TraditionalForm]\)\nResults coincide for integer values of m\n",
Epilog -> {{PointSize[Large], (Point[{#, 0}] &) /@
Range[0, 6]}, {PointSize[
Large], (Point[{#, -\[Pi]}] &) /@ -Range[1, 5]}}] This shows that the two methods lead to different "interpolating functions" which coincide at integer points but are different at half integer points.

Restriction to domain Integers

Unfortunately, restricting m to the domain of Integers in the "interpolating functions" leads to wrong results in both cases:

Simplify[fye, {m \[Element] Integers, m > 0}]

(* Out= -(\[Pi]/2) *)

Simplify[fyp, {m \[Element] Integers, m > 0}]

(* Out= 1/4 (-1 + (-1)^m) \[Pi] *)


EDIT #1

I understand that you did not consider my answer as satisfactory because it relied on calculating the integral for some typical explicit integer constants m rather than finding an expression for the whole class of positive integer values of m which then proves to be zero for those m.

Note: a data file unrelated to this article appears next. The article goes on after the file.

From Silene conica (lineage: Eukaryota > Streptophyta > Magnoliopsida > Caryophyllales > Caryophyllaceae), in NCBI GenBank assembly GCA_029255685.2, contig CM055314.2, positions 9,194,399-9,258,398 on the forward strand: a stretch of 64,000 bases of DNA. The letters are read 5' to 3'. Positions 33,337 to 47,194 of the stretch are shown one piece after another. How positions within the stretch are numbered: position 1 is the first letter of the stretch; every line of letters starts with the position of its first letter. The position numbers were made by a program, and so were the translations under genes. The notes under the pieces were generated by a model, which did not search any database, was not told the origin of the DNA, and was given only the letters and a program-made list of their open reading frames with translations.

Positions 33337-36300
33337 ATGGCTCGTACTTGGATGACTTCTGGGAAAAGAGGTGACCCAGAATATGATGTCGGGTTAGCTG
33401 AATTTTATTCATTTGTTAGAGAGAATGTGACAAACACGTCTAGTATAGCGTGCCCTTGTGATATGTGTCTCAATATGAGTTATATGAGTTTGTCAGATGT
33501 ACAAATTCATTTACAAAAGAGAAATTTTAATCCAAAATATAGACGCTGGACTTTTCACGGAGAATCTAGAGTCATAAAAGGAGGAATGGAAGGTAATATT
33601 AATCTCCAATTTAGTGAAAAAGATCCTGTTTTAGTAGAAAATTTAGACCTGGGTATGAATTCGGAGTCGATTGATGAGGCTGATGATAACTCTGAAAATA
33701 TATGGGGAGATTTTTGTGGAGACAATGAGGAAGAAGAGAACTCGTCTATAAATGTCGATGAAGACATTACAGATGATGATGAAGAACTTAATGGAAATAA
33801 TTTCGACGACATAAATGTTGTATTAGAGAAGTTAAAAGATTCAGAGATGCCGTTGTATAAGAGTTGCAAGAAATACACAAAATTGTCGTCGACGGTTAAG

Although I don't have the answer of this type the following ideas might be interesting as they point to a difficulty or weakness (or even a bug) in Mathematica.

Changing the integration variable to

x -> y - \[Pi]/2;


the integral becomes

fy := Integrate[Cos[(m + 1) y] Sin[m y]/Sin[y], {y, -\[Pi]/2, 3 \[Pi]/2}]


Now replacing the trig function by complex exponentials we find the identity

FullSimplify[
Cos[(m + 1) y] Sin[m y]/Sin[y] == 1/2 (Sin[y (2 m + 1)]/Sin[y] - 1)]

(* Out= True *)


which leads to a more symmetric form of the integrand.

Furthermore, the integrand is periodic for integer m:

FullSimplify[
Sin[y (2 m + 1)]/
Sin[y] == (Sin[y (2 m + 1)]/Sin[y] /. y -> y + \[Pi]),
m \[Element] Integers]

(* Out= True *)